The two-hour flight to Dallas was minutes from take-off as I settled into my aisle seat—7-B—and began to pray for whoever might sit in 7-A.
Not for his or her soul, though that would have been the right and holy thing to do. No, I was praying about this person's size. Hoping the stranger would be petite and/or patient, someone who wouldn't feel miserable squished next to an abundantly blessed woman. In a roomy 737 jet, no problem; in a tiny commuter plane with every seat sold, big problem. Please, Lord. Someone kind. And small.
As I watched the passengers file past, I mentally rehearsed my opening patter: They keep making these planes smaller, don't they? or, Sure wish my hips could fit in the overhead compartment! Anything to put him or her at ease and avoid an embarrassing scene. Moments later, a slender, smiling boy appeared by my seat. "I'm 7-A."
"So you are!" I crowed. Thank you, Lord. He had blond hair, round eyeglasses, and the pink cheeks of late childhood. I pegged him at nine or ten, maybe even a mature age eight.
He climbed into his seat, barely taking up half of it, and announced, "I like this plane. It's my size." He leaned toward me and added in a stage whisper, "It makes me feel bigger."
Bless his heart. I asked his name, wondering what it must be like to travel alone at such a young age, then gently patted his arm. "I'm here if you need anything."
After he drifted off to sleep, I resisted the maternal urge to smooth back the hair that fell across his brow. So young, so vulnerable.
When the engines grew louder, signaling our descent, my young neighbor woke with a yawn, glanced at his watch, and grinned. "Whadya know? My birthday's next week."
I beamed at him, picturing the big party his parents would throw. "A birthday, is it?"
"Yeah. I'll be 15."
My smile froze in place. It couldn't be! Not this small boy, no taller than a third-grader.
Think of the snide comments his peers must throw at him! Not to mention the many clueless strangers—such as me—who treat him as though he's a half-grown child instead of a full-fledged teenager.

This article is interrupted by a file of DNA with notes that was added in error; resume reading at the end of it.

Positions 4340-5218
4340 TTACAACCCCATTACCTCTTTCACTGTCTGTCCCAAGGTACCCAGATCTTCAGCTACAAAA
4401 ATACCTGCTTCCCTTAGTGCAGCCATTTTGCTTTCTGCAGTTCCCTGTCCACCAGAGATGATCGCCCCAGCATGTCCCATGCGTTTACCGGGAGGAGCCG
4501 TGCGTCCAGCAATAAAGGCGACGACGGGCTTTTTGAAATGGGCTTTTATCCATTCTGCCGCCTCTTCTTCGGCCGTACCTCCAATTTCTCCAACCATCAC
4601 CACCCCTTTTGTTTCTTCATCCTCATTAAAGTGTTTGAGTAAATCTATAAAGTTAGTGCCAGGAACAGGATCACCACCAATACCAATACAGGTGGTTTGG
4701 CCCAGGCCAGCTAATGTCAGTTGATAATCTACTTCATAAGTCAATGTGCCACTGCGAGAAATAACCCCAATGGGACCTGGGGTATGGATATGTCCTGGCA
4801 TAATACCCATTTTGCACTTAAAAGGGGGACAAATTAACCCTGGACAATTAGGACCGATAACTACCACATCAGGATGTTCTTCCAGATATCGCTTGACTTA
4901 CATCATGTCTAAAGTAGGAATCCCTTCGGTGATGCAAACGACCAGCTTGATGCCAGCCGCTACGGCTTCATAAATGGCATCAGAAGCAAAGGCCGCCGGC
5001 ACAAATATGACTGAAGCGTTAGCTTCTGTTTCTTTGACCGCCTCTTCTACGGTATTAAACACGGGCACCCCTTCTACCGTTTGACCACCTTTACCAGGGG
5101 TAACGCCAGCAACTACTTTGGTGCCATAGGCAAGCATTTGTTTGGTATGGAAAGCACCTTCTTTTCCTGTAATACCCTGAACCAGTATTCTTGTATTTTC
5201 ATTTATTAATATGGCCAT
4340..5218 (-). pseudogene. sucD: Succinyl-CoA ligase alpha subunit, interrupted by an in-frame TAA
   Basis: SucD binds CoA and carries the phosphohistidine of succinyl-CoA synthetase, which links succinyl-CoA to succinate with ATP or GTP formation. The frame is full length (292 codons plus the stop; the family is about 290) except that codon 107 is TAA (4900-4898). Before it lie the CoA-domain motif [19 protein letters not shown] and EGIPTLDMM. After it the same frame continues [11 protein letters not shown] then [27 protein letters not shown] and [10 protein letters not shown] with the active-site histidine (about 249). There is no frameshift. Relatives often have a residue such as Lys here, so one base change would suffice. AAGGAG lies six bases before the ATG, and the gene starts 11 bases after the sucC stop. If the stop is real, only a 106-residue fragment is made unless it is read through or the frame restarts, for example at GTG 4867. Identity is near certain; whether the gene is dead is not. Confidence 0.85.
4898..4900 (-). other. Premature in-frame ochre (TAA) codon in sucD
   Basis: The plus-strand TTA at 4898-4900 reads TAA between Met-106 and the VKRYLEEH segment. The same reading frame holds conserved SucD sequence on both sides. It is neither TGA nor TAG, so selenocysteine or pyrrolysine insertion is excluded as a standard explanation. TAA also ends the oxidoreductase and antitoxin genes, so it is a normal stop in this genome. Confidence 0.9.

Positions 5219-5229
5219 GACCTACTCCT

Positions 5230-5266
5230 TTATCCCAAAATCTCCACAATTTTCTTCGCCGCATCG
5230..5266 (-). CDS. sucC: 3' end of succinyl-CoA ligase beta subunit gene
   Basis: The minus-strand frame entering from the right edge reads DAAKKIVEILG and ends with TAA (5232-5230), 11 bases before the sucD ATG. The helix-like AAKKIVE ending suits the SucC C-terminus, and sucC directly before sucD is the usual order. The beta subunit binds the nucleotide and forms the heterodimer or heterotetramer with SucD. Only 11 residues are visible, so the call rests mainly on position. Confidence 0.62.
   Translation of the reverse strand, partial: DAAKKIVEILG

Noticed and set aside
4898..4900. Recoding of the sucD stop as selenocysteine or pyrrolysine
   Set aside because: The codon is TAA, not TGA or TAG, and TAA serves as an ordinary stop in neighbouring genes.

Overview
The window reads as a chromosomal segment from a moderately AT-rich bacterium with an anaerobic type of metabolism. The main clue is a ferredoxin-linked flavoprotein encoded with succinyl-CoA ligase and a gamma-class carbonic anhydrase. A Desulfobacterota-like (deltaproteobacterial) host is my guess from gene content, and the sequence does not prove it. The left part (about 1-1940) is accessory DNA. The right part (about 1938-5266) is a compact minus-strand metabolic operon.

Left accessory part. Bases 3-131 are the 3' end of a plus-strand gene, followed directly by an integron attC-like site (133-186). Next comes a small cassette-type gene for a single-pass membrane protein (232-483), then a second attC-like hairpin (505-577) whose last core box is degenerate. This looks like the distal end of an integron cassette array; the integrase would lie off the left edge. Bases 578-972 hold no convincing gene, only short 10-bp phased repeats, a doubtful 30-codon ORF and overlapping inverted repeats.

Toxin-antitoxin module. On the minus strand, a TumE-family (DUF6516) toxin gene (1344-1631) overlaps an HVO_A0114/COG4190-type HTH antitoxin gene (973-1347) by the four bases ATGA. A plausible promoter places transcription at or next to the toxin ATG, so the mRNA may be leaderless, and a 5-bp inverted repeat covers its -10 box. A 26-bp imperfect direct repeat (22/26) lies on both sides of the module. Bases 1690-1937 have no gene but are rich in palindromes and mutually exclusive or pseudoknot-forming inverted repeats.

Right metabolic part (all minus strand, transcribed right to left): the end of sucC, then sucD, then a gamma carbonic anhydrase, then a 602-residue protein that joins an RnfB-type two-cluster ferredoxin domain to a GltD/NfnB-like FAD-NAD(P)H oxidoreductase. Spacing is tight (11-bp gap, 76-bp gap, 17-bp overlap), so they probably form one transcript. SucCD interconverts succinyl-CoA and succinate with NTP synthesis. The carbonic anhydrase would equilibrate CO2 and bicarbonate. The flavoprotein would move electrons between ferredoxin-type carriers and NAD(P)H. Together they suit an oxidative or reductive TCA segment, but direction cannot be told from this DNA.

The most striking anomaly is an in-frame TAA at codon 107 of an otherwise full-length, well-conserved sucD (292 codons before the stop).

"Happy birthday," I murmured, my heart breaking. What must it be like to be smaller than people expect?
The answer came from deep inside: It's like being larger than people expect.
Oh, Lord. Of course.
I looked down and fumbled with my seat belt, suddenly feeling exposed. Just as this self-conscious teen kept his defense tactics at the ready—It's my size and My birthday's next week—I had my verbal arsenal loaded as well, deflecting imagined criticism by beating people to the punch—They keep making these planes smaller, don't they?
No, Liz. They don't.
The time had come to see my self-effacing banter for what it was: fear of rejection.
You won't like me. You won't approve. You'll say something unkind.
The apostle Paul once asked, "Am I now trying to win the approval of men, or of God?" (). I was trying to please men, all right. Or spare myself their displeasure. God, sorry to say, hadn't entered into the equation at all.
I needed to pray, not for my own comfort, but for the opportunity to comfort another. To pray not to be loved, but for a chance to demonstrate Christ's love to a stranger. To be more other-conscious and less self-conscious. To seek God's approval alone.
Resolving to do better on the next leg of my trip, I looked up and caught the small teenager watching me with a curious gaze.
"You okay, ma'am?" he asked as the wheels touched the runway.
"More than okay." I grinned. "Thanks to you."
Liz Curtis Higgs, author of more than 20 books, including her most recent,The Girl's Still Got It(WaterBrook Press), lives with her family in Kentucky.
Copyright © 2003 by the author or Christianity Today/Today's Christian Woman magazine.
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